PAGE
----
The result is this:

import java.util.concurrent.atomic.AtomicLong;

import org.springframework.beans.factory.annotation.Value;
import org.springframework.http.ResponseEntity;
import org.springframework.web.bind.annotation.GetMapping;
import org.springframework.web.bind.annotation.PutMapping;
import org.springframework.web.bind.annotation.RequestParam;
import org.springframework.web.bind.annotation.RestController;

@RestController
@RequestMapping("/greeting")
public class GreetingController {
    private final AtomicLong counter = new AtomicLong();

    @Value("${defaultGreeting}")
    private String greeting;

    @GetMapping
    public Greeting greeting(@RequestParam(value = "name", defaultValue = "World") String name) {
        return customizeGreeting(name);
    }

    @PutMapping
    public ResponseEntity<Greeting> update(String greeting) {
        this.greeting = greeting;
        return ResponseEntity.ok(customizeGreeting("World"));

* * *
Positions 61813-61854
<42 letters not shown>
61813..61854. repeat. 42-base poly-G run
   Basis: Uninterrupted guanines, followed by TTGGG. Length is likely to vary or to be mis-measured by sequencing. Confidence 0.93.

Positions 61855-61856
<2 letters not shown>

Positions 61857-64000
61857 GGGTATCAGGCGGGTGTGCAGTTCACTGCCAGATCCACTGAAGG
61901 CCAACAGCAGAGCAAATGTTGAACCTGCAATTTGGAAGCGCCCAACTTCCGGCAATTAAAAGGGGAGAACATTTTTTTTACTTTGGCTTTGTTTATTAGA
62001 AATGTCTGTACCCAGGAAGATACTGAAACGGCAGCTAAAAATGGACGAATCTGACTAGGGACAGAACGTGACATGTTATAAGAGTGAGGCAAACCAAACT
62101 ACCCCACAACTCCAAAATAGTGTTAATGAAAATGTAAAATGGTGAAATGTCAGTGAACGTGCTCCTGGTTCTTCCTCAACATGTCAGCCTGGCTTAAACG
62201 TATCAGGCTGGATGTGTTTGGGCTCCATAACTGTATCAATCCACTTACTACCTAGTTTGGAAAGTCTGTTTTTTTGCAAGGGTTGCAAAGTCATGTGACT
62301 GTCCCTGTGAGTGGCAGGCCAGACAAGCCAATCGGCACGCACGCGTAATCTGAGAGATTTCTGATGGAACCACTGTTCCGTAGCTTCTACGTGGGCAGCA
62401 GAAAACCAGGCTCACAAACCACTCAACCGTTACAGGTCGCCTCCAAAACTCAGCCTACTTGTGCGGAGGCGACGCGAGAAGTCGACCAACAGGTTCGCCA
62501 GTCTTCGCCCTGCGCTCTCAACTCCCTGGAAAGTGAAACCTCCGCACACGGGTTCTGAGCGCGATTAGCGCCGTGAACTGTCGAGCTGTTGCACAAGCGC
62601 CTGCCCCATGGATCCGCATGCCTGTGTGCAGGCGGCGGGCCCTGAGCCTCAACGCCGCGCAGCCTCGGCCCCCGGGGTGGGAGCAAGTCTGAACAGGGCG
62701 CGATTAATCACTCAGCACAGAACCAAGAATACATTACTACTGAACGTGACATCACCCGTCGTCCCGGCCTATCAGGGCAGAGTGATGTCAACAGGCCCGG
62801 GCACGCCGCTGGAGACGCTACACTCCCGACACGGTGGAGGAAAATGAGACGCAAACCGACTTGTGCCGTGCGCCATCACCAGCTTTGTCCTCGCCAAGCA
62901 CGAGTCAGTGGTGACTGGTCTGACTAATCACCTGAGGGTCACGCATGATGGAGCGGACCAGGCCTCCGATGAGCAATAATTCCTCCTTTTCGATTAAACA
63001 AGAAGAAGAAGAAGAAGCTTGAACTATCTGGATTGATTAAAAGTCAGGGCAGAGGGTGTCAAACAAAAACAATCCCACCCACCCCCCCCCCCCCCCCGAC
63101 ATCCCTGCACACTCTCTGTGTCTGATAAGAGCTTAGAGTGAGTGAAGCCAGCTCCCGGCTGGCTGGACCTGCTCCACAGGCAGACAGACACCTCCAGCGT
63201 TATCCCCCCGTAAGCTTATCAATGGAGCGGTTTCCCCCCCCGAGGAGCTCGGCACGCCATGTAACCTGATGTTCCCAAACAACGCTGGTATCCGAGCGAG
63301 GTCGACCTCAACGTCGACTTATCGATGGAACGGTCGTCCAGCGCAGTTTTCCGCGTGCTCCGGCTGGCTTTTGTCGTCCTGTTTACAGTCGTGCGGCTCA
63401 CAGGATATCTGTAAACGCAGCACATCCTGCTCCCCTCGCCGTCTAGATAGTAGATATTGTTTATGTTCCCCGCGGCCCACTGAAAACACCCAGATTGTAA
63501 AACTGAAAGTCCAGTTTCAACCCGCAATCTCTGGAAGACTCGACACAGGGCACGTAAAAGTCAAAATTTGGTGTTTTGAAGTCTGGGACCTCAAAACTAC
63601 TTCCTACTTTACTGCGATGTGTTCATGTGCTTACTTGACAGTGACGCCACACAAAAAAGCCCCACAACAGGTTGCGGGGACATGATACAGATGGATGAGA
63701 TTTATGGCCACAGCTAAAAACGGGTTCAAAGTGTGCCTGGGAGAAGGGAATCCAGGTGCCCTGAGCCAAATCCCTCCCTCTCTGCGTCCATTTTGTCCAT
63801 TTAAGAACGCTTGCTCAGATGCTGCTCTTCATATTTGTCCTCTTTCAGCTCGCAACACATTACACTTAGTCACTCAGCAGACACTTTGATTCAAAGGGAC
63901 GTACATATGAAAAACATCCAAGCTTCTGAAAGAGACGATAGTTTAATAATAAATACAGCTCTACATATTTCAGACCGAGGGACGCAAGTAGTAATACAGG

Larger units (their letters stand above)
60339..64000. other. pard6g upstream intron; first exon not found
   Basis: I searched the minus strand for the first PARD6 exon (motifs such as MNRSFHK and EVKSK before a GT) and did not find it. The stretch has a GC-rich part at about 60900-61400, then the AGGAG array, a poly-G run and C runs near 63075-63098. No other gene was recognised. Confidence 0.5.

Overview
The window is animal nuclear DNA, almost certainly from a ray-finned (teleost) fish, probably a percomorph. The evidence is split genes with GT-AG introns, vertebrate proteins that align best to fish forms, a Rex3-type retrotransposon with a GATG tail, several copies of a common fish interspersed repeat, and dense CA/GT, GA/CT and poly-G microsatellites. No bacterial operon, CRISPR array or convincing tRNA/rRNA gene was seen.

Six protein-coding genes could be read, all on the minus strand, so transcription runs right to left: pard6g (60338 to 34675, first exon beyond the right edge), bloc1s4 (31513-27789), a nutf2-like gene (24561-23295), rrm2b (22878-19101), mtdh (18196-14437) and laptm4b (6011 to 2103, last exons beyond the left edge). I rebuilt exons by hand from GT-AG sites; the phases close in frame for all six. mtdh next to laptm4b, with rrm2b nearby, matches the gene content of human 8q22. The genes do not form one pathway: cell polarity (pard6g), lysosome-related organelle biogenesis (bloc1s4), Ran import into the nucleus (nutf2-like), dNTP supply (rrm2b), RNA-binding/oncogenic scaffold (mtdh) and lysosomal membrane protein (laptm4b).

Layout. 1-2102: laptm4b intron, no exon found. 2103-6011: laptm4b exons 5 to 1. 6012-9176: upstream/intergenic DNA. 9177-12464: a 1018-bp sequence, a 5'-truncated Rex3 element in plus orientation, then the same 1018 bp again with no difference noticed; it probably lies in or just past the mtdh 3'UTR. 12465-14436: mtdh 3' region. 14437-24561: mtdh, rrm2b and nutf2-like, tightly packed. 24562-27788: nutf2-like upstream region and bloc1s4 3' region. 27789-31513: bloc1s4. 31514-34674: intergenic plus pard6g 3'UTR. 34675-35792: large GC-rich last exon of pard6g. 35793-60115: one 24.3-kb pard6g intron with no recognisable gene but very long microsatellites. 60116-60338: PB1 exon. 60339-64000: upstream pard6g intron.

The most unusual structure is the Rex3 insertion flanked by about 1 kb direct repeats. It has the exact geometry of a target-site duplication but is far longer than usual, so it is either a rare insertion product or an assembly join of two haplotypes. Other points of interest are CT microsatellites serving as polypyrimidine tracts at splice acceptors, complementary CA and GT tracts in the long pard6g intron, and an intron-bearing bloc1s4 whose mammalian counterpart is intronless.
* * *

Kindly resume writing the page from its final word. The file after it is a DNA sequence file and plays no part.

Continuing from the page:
}

    private Greeting customizeGreeting(String name) {
        return new Greeting(counter.incrementAndGet(), greeting + ", " + name);
    }
}

Be sure to build (mvn package), run (java -jar target/yourjar.jar), and test this before continuing, just like you did before using curl or Postman. Remember that you will send a GET request to http://localhost:8080/greeting.

Also try updating the value of defaultGreeting in application.properties. You will notice that when you change it while the application is running, nothing happens. You have to stop the application, rebuild it, and rerun it in order for the application to pick up the change.

Properties from Arguments

You currently have a defaultGreeting property in application.properties and you know how to change it.

The rebuild and rerun part of changing a property is fine for some things, but it may not quite be what you want.

What if you could set this property any time you start the application, without changing the application.properties file and rebuilding?

Luckily, you can. Currently, you run the application like this:

java -jar target/greeting-0.0.1-SNAPSHOT.jar